Bangladeshi Prime Minister Sheikh Hasina's Remarks on Climate Change
Bangladeshi Prime Minister Sheikh Hasina's Remarks on Climate Change
The following is the complete text of remarks by Sheikh Hasina, Prime Minister of Bangladesh, regarding the launch of the 2012 Climate Vulnerability Monitor at Asia Society New York on September 26, 2012.
President Mohamed Waheed of the Maldives, President Figueres of Costa Rica, President Anote Tong of Kiribati, Foreign Minister Castillo (representing President Chinchilla of Costa Rica), Dr. Brundtland, ladies and gentlemen,
I am very happy to join you all at the launching of the Climate Vulnerability Monitor. Thank you, DARA, for such a seminal publication. It brings forth useful and convincing finidings from many recent studies on climate change — highlighting the challenges to be faced, particularly by the climatically vulnerable countries. These surely indicate the adverse and inevitable affects on all countries, in varying degree of intensity.
For decades, we have seen numerous reports of the grave consequences of unbridled carbon emissions in the atmosphere. What is sad is that in spite of 17 years of negotiations, a legally binding document on global warming still remains a far cry. Despite compelling science-based evidence and growing calls, we observe an inertia on the part of those responsible for the danger posed by climate change. It is out of such compulsion that the countries that stand to suffer most from climate change formed the Climate Vulnerability Forum before Copenhagen COP 15 in 2009. CVF has since come about as an advocacy group and a communication platform. The Climate Vulnerability Monitor documents data and research for communicating new evidence of the adverse impacts of climate change. the first edition of the publication is already an international reference tool. This edition, with its new findings, will surely generate renewed international interest and emphasize the urgency for action.
The Monitor prodives new perspectives to climate change challenges. For example, the nexus between the rise in temperature and the loss of labor productivity and extra energy bills for cooling homes and workplaces. Quantifying these in dollar terms, the Monitor shows a loss of 1% of global GDP, potentially to rise to 3% by 2030. Every year, 4.5 million people die as a direct impact of climate change and use of carbon. Loss of life due to climate change is almost exclusively among the lower-income countries. The gender dimension of climate change cannot also be overemphasized. Further, adaptation costs are rising: what is possible with 100 billion US dollars today, will cost ten times more in 2030.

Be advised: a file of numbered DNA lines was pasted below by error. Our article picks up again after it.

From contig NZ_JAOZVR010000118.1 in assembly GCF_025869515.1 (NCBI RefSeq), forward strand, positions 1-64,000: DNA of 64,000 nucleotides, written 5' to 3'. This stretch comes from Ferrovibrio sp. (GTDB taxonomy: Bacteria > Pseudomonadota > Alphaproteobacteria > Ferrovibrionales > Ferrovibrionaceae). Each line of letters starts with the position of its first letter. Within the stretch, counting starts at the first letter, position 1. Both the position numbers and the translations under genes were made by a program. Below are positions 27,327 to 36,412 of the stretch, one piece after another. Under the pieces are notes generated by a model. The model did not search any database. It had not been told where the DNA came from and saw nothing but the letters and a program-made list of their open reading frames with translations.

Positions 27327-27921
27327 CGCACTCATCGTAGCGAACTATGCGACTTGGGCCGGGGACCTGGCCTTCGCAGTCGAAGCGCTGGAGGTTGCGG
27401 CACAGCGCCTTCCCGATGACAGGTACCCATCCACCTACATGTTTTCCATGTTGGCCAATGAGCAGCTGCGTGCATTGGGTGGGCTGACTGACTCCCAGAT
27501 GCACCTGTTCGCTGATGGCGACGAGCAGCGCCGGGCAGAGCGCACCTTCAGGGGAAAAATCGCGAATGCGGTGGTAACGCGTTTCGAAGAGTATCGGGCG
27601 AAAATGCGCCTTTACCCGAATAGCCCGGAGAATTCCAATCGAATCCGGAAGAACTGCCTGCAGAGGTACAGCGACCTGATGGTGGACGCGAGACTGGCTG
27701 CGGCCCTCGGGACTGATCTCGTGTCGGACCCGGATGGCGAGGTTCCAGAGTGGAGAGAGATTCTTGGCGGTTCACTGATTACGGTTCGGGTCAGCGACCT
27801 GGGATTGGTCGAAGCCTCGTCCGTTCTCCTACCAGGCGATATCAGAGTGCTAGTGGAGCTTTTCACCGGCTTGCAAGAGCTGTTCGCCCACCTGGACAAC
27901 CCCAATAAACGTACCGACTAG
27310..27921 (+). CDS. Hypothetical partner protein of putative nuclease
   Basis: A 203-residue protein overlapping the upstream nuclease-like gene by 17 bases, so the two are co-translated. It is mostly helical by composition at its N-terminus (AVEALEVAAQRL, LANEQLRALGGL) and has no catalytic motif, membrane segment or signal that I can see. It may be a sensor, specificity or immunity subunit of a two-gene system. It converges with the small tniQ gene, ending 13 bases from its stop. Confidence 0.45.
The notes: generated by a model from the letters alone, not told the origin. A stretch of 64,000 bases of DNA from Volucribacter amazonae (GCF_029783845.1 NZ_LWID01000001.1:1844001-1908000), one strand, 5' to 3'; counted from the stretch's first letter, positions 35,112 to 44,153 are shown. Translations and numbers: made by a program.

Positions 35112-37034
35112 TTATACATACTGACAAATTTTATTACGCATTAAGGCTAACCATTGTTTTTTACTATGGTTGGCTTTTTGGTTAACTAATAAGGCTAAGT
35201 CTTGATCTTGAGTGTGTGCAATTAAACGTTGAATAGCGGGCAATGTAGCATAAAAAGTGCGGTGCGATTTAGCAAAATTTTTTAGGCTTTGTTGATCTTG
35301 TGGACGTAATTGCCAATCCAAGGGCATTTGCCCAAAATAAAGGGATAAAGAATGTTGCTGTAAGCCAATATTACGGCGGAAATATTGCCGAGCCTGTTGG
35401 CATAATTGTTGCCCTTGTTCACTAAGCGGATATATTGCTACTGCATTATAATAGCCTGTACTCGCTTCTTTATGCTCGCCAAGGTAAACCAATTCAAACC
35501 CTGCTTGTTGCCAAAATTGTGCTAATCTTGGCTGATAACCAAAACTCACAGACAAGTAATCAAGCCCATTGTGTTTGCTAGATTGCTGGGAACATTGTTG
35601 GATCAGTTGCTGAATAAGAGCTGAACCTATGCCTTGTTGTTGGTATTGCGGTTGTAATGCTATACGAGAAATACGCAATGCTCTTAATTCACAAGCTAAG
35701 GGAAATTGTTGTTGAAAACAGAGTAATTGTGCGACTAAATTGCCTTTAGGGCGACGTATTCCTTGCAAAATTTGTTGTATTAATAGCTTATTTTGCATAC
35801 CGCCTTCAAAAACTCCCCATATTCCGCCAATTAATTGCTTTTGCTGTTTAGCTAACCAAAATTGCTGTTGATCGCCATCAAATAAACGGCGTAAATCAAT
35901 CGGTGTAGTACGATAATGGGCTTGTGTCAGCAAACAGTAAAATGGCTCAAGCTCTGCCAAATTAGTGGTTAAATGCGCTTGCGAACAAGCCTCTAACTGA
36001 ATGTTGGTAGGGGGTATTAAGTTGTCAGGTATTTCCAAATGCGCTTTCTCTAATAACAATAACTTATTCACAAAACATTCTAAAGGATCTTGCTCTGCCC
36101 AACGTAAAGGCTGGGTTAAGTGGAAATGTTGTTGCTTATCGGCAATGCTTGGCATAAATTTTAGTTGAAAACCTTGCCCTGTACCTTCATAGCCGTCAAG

The impact of climate change on the developing countries, particularly on low-income countries like Bangladesh, is compounded by high population density, low resource base, high incidence of natural disasters, salinity intrusion and submergence of land due to sea level rise. The situation would become disastrous with even a meter rise of sea level due to global warming, as it would inundate a fifth of Bangladesh, displacing nearly thirty million people and leading to mass movement of people. The scenario would be just as horrifying for small island developing states like Maldives, Kiribati, and Tuvalu.
The Report shows an alarming decline in food production in rice, wheat, and maize production due to climate change. This will result in additional price increases threatening food security, particularly in South Asia. For Bangladesh, it means loss of about four million metric tons of food grain, worth around two billion US dollars — that is, about 2% of our GDP. If one adds up all the other damages, our total loss would be 3 to 4% of GDP. Withouth this loss, our GDP growth would have risen 10% — allowing substantial growth in employment and food production, greater resource allocation to health, education, and other priority sectors.